British actress Susannah York, who was nominated for the best supporting actress Oscar for the iconic 1969 film 'They Shoot Horses, Don't They?' has died. She was 72.
According to the Daily Mail, York died Friday from advanced bone marrow cancer.
Here is a her bio, culled from imdb.com:
Susannah York, the gamin, blue-eyed, cropped blonde British actress, displayed a certain crossover star quality when she dared upon the Hollywood scene in the early 1960s. A purposefully intriguing, enigmatic and noticeably uninhibited talent, she was born Susannah Yolande Fletcher on January 9, 1939 in Chelsea, London, but raised in a remote village in Scotland. Her parents divorced when she was around 6. Attending Marr College, she trained for acting at London's Royal Academy of Dramatic Art, winning the Ronson Award for most promising student. She then performed classical repertory and pantomime in her early professional career. Making an impression on TV opposite Sean Connery in a production of _Crucible, The (1959) (TV)_ as Abigail Williams to his John Proctor, the moon-faced beauty progressed immediately to ingénue film roles, making her debut as the daughter of Alec Guinness in the classic war drama Tunes of Glory (1960). She emerged quickly as a versatile front runner with the sensitively handled coming-of age drama Loss of Innocence (1961), the more complex psychodrama Freud (1962), as a patient to Montgomery Clift's famed psychoanalyst, and the bawdy and robust 18th century tale Tom Jones (1963), with Susannah portraying the brazenly seductive Sophie, one of many damsels lusting after the bed-hopping rogue Albert Finney. She continued famously both here and in England in contemporary and period drama opposite the likes of Warren Beatty, William Holden, Paul Scofield and Dirk Bogarde.
Susannah had no trouble at all courting controversy in some of the film roles she went on to play. She gained special notoriety as the child-like Alice in her stark, nude clinches with severe-looking executive Coral Browne in the lesbian drama The Killing of Sister George (1968). A few years later she and Elizabeth Taylor traveled similar territory with X, Y and Zee (1972). Acting awards also favored her at this time, winning the BAFTA film award as well as Oscar and Golden Globe nominations for her delusional Jean Harlow-like dance marathon participant in the grueling Depression-era film They Shoot Horses, Don't They? (1969). Her mad scene in the shower with Oscar-winner Gig Young was particularly gripping and just one of many highlights in the acclaimed film. She also copped a Cannes Film Festival award for her performance in Images (1972) playing another troubled character barely coping with reality. On TV she was Emmy-nominated for her beautifully nuanced Jane Eyre (1970) (TV) opposite George C. Scott's Rochester.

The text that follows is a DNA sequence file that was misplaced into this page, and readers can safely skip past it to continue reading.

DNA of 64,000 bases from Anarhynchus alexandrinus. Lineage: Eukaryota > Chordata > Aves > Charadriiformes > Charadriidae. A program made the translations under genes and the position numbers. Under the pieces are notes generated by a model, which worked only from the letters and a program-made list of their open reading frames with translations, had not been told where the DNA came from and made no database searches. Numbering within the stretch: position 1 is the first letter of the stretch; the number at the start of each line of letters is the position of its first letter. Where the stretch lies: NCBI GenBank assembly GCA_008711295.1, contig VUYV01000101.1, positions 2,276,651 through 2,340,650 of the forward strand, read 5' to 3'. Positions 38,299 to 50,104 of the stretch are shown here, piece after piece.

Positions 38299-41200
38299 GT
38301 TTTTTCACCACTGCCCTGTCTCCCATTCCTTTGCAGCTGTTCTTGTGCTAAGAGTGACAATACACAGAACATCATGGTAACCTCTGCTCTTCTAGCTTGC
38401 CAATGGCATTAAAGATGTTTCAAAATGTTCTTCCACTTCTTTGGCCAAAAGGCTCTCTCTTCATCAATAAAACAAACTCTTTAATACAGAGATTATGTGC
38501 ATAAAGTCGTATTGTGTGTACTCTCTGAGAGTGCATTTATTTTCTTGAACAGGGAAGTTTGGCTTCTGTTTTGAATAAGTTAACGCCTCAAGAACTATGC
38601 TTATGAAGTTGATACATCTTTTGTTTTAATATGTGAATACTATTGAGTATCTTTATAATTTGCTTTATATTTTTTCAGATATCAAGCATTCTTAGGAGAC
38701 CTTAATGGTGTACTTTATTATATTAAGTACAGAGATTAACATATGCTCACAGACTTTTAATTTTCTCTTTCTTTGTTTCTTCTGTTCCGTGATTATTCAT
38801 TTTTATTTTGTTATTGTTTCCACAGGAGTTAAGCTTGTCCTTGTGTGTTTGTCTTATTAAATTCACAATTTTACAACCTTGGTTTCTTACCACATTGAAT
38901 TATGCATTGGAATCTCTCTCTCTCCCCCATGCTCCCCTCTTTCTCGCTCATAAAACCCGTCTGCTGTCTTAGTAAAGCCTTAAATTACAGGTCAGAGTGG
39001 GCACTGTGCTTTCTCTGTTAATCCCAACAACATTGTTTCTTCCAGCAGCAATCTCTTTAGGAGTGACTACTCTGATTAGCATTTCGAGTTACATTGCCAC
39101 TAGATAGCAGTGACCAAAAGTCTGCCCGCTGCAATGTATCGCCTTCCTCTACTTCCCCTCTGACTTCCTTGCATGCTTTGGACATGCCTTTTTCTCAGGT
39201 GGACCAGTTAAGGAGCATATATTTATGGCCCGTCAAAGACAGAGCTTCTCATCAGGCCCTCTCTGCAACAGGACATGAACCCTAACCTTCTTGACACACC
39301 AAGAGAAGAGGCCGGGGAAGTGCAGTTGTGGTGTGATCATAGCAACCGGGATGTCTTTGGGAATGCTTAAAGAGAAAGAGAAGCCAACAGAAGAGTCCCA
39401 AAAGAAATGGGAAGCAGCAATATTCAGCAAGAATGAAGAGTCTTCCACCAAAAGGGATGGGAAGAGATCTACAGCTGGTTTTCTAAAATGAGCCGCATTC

Susannah lost major ground in the late 70s perhaps in a continued pursuit of challengingly offbeat roles as opposed to popular mainstream work. The film adaptations of Kurt Vonnegut Jr.'s Happy Birthday, Wanda June (1971) opposite Rod Steiger and Jean Genet's The Maids (1975) with Glenda Jackson were not well-received, Other prime roles in such films as The Great Gold Conspiracy (1974), Conduct Unbecoming (1975) which starred another famous York (Michael York), That Lucky Touch (1975), Sky Riders (1976) and The Shout (1978) were either overlooked or the films themselves were...or both. In the one popular movie series she appeared in, the box-office smashes Superman (1978) and sequel Superman II (1980), she had literally nothing to do as Lara, the wife of Marlon Brando's Jor-El and birth mother of the title superhero.
While Susannah continued to pour out a number of quality work assignments in films and TV, nothing helped recapture the glow of her star during the late 60s and early 70s. Wisely, she began extending her talents outside the realm of film acting. Marrying writer Michael Wells in 1960, she focused on her personal life raising their two children for a time. The couple divorced in 1980. In the 1970s she wrote the children's books "In Search of Unicorns" and "Lark's Castle". She also found time to direct on stage and wrote the screenplay to one of her film vehicles Falling in Love Again (1980). On stage she performed in such one-woman shows as "Independent State", 'Picasso's Women", "The Human Voice" and "The Loves of Shakespeare's Women", while entertaining such wide and varied theatre challenges as "Peter Pan" (title role), "Hamlet" (as Gertrude), "Camino Real", "The Merry Wives of Windosr", "A Streetcar Named Desire", "Private Lives", "Agnes of God" and the title role in "Amy's View".